20D2: E6 06     121  NOILP    INC   W          ;NEXT W
20D4: A5 06     122           LDA   W
20D6: C9 33     123           CMP   #51
20D8: F0 03     124           BEQ   DONE
20DA: 4C 10 20  125           JMP   WLP
20DD: 60        126  DONE     RTS

--End assembly, 222 bytes, Errors: 0

And that's it.

The machine-language version runs in about 20 seconds on a standard Apple II, and in about 8 seconds on a IIGS at full speed. That's plenty fast enough to satisfy my curiosity--I had no problem waiting for this version to finish.

So was it worth it? Well...that depends. I was glad to finally have a version that I could watch from start to finish, but the final pattern isn't really any more spectacular than the early stages.

I had entirely too much fun writing and optimizing the machine language version.

Here's the source code and binary for those who want to try the machine language version themselves but don't want to type in the hex code manually. And here's the assembly listing for those who want to see it without the running commentary.

(Just so Applesoft programmers don't feel left out, only a few minor modifications need to be made to convert the Integer program to Applesoft.)

700  GR : HOME : FOR W = 3 TO 50:IW = 0: FOR I = 1 TO 19:IW = IW + W:
     X =  INT (IW / 12): I4 = 40 - I: FOR J = 0 TO 19:K = I + J:K4 = 40 - K
750  COLOR=  INT ((J + J + J) / (I + 3)) + X

(This could be speeded up slightly by putting all the numeric constants in variables, since Applesoft can look up a variable faster than it can parse a constant. It can be speeded up a lot by compiling with the Beagle Compiler, but nowhere near as much as the handwritten assembly code above.)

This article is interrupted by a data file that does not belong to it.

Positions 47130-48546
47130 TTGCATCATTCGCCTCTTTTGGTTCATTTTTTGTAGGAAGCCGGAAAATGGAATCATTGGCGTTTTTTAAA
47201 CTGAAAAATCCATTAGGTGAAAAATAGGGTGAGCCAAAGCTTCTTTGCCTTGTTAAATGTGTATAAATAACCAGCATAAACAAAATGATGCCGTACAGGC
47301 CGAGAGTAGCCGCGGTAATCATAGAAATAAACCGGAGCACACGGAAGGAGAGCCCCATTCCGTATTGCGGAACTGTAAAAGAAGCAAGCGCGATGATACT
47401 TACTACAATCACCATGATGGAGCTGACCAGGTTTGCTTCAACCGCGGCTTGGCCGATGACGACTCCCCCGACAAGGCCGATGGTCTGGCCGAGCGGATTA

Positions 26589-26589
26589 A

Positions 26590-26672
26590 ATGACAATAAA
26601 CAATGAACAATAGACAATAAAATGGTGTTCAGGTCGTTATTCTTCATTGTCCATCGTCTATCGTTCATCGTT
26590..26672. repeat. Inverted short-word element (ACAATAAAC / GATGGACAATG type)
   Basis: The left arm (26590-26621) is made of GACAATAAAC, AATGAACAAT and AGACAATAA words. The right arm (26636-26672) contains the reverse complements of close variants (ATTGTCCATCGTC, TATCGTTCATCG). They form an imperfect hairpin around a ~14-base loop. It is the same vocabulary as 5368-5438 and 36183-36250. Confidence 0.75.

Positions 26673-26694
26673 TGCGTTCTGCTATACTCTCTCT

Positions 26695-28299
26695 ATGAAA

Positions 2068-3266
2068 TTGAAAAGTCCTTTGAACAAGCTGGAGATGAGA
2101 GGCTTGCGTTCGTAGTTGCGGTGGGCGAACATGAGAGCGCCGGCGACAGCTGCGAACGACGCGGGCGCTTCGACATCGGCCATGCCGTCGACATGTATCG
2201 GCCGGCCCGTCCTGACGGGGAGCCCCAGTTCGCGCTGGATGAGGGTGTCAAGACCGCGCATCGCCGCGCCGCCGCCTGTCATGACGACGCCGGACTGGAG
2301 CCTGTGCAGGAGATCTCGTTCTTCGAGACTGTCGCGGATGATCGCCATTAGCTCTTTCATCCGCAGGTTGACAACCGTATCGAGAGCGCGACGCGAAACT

Update: Since writing the above, I've learned a couple of things: First, the Integer BASIC code apparently didn't originate in COLOR DEMO, but dates back to the famous Red Book, the original reference manual that shipped with early Apple II's. I've never seen an authentic Red Book, but apparently the kaleidoscope program was originally called ROD'S COLOR PATTERN, and was attributed to Randy Wigginton.

Second, I'm not the only person out there in Internet-land who's tried hand-compiling this code. The earliest ones I've seen were published in the Apple Assembly Line newsletter--the January 1984 issue contains a 68000 version by Bob Urschel (intended to run on an Apple II with a 68000 coprocessor card), and the March 1984 issue contains a 6502 version by Charles H. Putney. There's also a version by John B. Matthews.

None of these versions uses quite the same approach as my code. Bob Urschel's version is a straight translation of the original Integer BASIC, with no attempts at optimization at all. Charles Putney's version does the loop invariant removals and the common subexpression eliminations, but uses table lookups for I*W/12, J*3/(I+3), and the PLOTs. John Matthews's version is somewhere between those two extremes, with no optimizations for the color computation, but using table lookups to speed up the PLOTs. My effort probably falls somewhere between the Matthews and Putney versions.

LLX > Neil Parker > Apple II > Kaleidoscope

Original: June 4, 2004
Modified: August 21, 2005--added Update
Modified: February 5, 2007--Apple Assembly Line is at a new URL
Modified: June 1, 2008--John B. Matthews moved to a new URL
Modified: October 20, 2008--added link to Flash version
Modified: March 8, 2017--Replaced Java applet with Javascript, because browsers don't support the Java plugin anymore. Also, Apple Assembly Line and John B. Matthews are at new URLs again.